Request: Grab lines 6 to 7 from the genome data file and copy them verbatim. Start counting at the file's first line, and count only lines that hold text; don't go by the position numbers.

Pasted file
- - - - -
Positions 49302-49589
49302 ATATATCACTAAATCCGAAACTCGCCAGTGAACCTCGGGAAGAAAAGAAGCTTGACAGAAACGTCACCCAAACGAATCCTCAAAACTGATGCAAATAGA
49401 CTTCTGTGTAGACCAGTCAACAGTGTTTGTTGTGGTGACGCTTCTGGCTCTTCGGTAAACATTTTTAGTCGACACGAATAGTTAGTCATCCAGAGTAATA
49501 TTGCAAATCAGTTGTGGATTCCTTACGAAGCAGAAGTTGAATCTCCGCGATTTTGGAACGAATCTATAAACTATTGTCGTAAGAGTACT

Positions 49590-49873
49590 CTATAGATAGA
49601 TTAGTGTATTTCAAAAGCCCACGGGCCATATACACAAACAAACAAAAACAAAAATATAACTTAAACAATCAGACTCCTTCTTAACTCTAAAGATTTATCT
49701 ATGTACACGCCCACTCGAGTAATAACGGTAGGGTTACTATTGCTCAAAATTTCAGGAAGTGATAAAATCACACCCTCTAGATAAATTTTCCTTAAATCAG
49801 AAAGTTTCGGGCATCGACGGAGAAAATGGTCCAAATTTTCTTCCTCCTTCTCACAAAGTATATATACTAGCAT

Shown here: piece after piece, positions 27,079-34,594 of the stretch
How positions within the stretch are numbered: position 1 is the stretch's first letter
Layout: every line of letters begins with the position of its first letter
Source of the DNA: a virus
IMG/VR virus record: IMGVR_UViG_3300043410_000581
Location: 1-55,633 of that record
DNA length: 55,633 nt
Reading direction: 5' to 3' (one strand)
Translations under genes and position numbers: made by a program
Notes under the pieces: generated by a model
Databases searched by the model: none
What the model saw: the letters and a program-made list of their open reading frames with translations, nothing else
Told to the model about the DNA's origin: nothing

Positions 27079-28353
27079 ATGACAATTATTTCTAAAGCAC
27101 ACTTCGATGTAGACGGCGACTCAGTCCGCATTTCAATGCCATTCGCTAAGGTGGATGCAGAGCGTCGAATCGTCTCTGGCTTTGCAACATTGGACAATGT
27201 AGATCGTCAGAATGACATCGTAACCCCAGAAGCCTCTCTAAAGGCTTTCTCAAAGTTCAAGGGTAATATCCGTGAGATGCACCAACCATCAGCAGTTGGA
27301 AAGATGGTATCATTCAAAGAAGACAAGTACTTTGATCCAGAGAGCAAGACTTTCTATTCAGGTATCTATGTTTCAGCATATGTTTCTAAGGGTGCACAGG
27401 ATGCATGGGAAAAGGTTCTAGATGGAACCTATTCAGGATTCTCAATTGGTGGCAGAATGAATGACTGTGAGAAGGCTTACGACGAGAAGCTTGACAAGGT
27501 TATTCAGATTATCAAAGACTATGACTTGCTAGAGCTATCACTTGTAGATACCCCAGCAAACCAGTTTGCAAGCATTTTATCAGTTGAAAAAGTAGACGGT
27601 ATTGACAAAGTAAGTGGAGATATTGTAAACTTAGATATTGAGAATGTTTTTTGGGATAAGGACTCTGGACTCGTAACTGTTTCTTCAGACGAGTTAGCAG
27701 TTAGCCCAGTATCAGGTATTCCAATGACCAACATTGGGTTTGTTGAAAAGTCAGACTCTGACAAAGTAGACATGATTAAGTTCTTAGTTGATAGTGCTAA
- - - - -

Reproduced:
49590 CTATAGATAGA
49601 TTAGTGTATTTCAAAAGCCCACGGGCCATATACACAAACAAACAAAAACAAAAATATAACTTAAACAATCAGACTCCTTCTTAACTCTAAAGATTTATCT